Both teacher unions are unhappy with the provisions of this bill. As a matter of fact, I understand that it angered Judy Hale, and she reportedly made some appalling comments during the committee meeting. Nevertheless, the bill passed unanimously. 

One small amendment was made during the committee meeting by changing a “may” be paid to a “shall” be paid in accordance with the established pay period schedule in reference to the days that teachers would be required to make up after the originally established 200 day employment term. The idea was that the teachers would continue to receive their paychecks without modification; they would just have to make up the day missed at a later date.

This bill goes to the House when it passes the third reading in the Senate. I imagine there will be some changes made there. Your suggestions for improvement should go to the House Education Committee members as they begin their work.

 

Long-term coaches would have more security.

Senate Bill 57 was passed out of the Senate Education Committee on Thursday. This bill provides that, for non-professional coaches who have been employed a minimum of five years in the same position with good evaluations, their positions do not have to be advertised every year. In a sense, this provides continuing contract status for those coaches, which they have not had prior to this bill. 

This bill has a couple of other provisions that would correct problematic situations. It removes United States citizenship from the requirement for granting a certificate. It also provides that a retiree may be employed as a coach up to three hours a day without this time being included in the calculation of the 140-day limit on the number of days a retiree can be employed without penalty.

 

Greenbrier County leaders want action on OPEB.

John Curry, superintendent of Greenbrier County, and his treasurer, David McClure, visited at the Legislature on Thursday. We enjoyed a lunch with Senator Jesse Guills and then were fortunate to get a short meeting with Delegate Tom Campbell, vice chair of the House Finance Committee. 

We took the opportunity to discuss the Other Post Employment Benefits and have a renewed hope that something can be done this legislative session to help county boards be in a position where the liability for OPEB will no longer be a current liability showing up on the annual financial report and causing many counties to show a deficit. Keep tuned. 

An alternative action being discussed is to get a resolution passed to create a study commission during the interims. We greatly prefer a legislative solution.

Additionally, Wood County Superintendent Bill Niday indicated to me that a bill that would help with the OPEB issue has been introduced in the Senate. It is Senate Bill 566. It is very short, and can be found on the legislative Web site (www.legis.state.wv.us).  Urge your senators on the Education Committee to support this bill. It needs to pass out of Education, then Pensions, and then Finance.

Martha Dean, Ed.D.,is the executive director of the state School Administrators Association.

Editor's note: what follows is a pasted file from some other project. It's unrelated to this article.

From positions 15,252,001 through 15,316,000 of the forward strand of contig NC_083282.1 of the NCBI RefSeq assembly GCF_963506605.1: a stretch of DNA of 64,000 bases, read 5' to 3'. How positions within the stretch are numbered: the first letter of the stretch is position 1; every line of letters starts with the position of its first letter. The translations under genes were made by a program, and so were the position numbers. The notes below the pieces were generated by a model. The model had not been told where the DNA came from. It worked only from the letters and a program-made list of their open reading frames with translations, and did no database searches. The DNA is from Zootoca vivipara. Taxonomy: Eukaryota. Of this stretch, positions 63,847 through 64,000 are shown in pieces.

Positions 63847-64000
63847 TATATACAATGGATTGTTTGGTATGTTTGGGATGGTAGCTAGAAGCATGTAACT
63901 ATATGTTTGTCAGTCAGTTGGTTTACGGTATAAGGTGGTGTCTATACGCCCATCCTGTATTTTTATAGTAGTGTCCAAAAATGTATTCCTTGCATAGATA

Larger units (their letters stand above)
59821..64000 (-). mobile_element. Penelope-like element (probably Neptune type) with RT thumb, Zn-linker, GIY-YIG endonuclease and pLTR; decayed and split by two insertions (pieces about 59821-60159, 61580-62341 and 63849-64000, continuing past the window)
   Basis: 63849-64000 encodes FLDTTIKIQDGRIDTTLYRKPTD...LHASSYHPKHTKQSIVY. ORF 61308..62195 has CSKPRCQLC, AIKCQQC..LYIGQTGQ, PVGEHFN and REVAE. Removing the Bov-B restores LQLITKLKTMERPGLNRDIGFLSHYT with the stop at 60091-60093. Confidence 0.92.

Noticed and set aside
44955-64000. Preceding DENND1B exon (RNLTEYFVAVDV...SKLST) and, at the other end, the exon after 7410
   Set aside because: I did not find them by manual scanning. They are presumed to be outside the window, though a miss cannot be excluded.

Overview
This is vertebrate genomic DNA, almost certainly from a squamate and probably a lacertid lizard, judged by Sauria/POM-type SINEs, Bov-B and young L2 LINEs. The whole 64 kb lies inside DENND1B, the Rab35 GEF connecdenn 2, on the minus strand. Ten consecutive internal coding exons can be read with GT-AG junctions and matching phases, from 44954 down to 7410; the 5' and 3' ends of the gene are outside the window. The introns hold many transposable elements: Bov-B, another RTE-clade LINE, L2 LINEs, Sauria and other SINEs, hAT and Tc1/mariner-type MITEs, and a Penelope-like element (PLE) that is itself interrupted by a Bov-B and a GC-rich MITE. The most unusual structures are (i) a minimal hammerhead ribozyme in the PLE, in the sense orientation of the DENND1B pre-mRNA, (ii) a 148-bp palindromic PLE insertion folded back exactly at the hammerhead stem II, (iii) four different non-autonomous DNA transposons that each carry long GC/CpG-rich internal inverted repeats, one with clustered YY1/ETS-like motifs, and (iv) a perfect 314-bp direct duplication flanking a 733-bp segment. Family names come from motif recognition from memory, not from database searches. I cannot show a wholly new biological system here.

WVSBA Briefs


A memorial service was held Sunday, March 15, at Romney Presbyterian Church for former West Virginia School Board Association President Madeline McDowell Blue, who died March 13. As part of the service, letters from several state and local officials were read, including reflections from Gov. Joe Manchin and Sens. Jay Rockefeller and Robert Byrd.

Blue was a member of the Hampshire County Board of Education, serving consecutive terms from 1966 through 1992. She served as president of the WVSBA in 1980-1981. She was the first and only West Virginia county board member to have served on the National School Boards Association Board of Directors, representing NSBA’s Southern Region.


Center is one result of her work.

Blue was a moving force in the establishment of the Potomac Comprehensive Diagnostic and Guidance Center in Romney and for many years guided its development as a member or president of the board of directors. She was ardent in her support for and involvement in Hampshire County and Romney civic projects.

Over the years, Blue was active in local and statewide politics and was an ardent supporter of many Democratic candidates. She was the recipient of the Romney Rotary Club's “Knight of Old Hampshire” award in 1992, and was a member of the American Legion Auxiliary, Hampshire Unit 91, for 44 years.

As an active member of Romney Presbyterian Church, Blue was a member or leader of many lay renewal teams that visited Presbyterian churches in the eastern and southeastern states.


A child of Alabama, she spent most of her life in West Virginia.

Blue was the daughter of the late Angus and Madeline (Stanford) McDowell. She spent her childhood in Camden and Montgomery, Ala. As a young woman, she came to Romney to become a teacher of the deaf and lived there for the rest of her life. She taught students in the primary grades of the West Virginia School for the Deaf for 35 years.

In 1938, she married John Rinehart Blue. Following the death of her husband in 1965, she owned and operated the Romney Ben Franklin store until 1991. In addition to her husband, Blue was preceded in death by her sister, Ruth McDowell Kinnard. She is survived by her children: John A. Blue and his wife, Elizabeth, of Pasadena, Calif.; Julia T. Blue and her husband, Donald Weir, of Lutz, Fla.; and David S. Blue, of Washington, D.C. She also is survived by her granddaughter, Catherine W. Blue, of Houston, Texas.